Sasquatch! is now cited as one of the nation's best music festivals, mentioned alongside Tennessee's Bonnaroo and California's Coachella, thanks in large part to founder and promoter Adam Zacks. This year's 10th-anniversary festival is getting more attention than ever — it's the first to run four days, starting Friday.
It’s only a few days before the start of the sold-out Sasquatch! Music Festival, and promoter Adam Zacks is spending a Thursday afternoon rubbing eyes in the U District. Considering the amount of work involved in putting on the four-day festival at the Gorge, you’d expect the eyes to be his. They aren’t.
Instead, they belong to a 90-year-old bust of King Neptune, on the wall inside the Neptune Theatre. As part of his “day job” with the Seattle Theatre Group (STG), Zacks is overseeing a restoration that will turn the former movie theater into a multiuse venue for music and film. “These eyes were so covered with dirt that no one had any idea they shone,” he said. “They’re beautiful.”
While Neptune’s dirty orbs might have little to do with Sasquatch!, Zack’s attention to detail is a big part of what has made the festival he founded in 2002 such a success.
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“I’m kind of a detail-oriented guy,” he said.
For Zacks, 38, that means keeping an eye on everything from carbon-emission-offset credits, to campground recycling.
Sasquatch! now is cited as one of the nation’s best music festivals, mentioned alongside Tennessee’s Bonnaroo and California’s Coachella. The Washington event recently earned a full-page photo in The New York Times. And this year’s 10th-anniversary festival is getting more attention than ever — it’s the first to run four days, starting Friday.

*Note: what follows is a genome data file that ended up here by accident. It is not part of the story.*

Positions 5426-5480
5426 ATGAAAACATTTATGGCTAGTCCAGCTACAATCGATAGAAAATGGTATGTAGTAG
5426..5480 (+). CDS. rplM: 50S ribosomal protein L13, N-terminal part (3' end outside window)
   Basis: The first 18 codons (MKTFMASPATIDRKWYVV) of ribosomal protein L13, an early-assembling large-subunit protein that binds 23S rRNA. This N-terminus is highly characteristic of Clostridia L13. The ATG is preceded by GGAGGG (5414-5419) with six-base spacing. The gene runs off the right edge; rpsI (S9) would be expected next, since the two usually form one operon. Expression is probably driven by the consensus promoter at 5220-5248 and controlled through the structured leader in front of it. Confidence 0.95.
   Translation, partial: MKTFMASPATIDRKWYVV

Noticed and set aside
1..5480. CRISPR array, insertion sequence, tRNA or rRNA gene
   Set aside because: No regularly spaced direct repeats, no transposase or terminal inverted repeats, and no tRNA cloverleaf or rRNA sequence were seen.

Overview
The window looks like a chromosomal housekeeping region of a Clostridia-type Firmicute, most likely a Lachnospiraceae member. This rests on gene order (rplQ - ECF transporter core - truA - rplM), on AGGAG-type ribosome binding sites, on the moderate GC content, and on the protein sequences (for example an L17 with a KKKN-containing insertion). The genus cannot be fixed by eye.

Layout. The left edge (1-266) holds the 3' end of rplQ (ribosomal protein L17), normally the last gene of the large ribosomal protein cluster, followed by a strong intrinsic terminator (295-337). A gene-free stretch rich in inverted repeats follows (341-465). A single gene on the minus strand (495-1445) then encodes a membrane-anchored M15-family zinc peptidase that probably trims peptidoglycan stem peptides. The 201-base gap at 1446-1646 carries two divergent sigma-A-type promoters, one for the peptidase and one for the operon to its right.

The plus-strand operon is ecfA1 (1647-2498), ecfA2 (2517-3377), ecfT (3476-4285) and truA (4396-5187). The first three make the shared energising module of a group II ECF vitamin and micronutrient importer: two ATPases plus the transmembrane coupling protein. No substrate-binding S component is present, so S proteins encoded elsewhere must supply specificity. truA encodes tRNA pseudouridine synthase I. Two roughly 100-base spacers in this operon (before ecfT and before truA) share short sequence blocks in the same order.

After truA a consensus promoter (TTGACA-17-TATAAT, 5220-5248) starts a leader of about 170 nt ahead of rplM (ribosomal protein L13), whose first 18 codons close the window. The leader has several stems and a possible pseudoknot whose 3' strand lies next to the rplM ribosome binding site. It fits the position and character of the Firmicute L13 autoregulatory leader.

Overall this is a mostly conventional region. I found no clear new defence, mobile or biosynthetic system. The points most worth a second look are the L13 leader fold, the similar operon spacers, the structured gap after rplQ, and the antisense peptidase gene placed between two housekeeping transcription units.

“We’ve tried to not get too cocky too fast,” Zacks said. “Last year we sold out a month in advance, so we decided to add the fourth day.” This year, the event sold out in February, one week after single-day tickets went on sale.
“Slow and steady is what wins the race,” Zacks said. “The goal is to survive.”
Against the odds
Sasquatch! has done more than survive — it has thrived in an era when the larger concert business has struggled. Concert ticket sales industrywide were down 15 percent last year. Much of that decline came from weak sales at outdoor venues, called “sheds” by the industry, where promoters often have been forced to reduce lawn seats to $5.
A four-day pass to this year’s Sasquatch! costs $285, and Zacks and partner Live Nation had no trouble selling out the 25,000-seat venue. Zacks says Sasquatch! works because the bands are rightfor the youth-oriented audience.
“At the same time sheds are struggling with classic bands,” he noted, “there is growth in midlevel groups, who no longer require traditional media to build their audience. Which is a way of saying that because of the Internet, they’ve been able to hold an audience without having to depend on a hit song. The bread and butter of Sasquatch! is those bands.”
The success of Sasquatch! is even more notable considering that other large-scale touring festivals, such as Lollapalooza and Lilith Fair, have downsized, or folded.
And while headliners such as Foo Fighters, Death Cab for Cutie and Wilco certainly move tickets, Zacks is proud that Sasquatch! has developed a reputation as a place where fans can go to see upcoming talent: “It’s been a catalyst for music discovery, that has helped to foster this notion that it’s cool to go see 15 bands you’ve never heard of before. By the end of the weekend, you have a new favorite band.”
Others in the industry cite Zacks’ commitment to musical diversity as central to his vision.
“The key to Sasquatch’s success is that Adam is a true music fan,” said Ben London, former director of the local chapter of the Recording Academy. “He learned from the early years of the festival that superstar acts don’t necessarily make a great festival. He curates Sasquatch! like an amazing iTunes playlist that he would want to listen to himself.”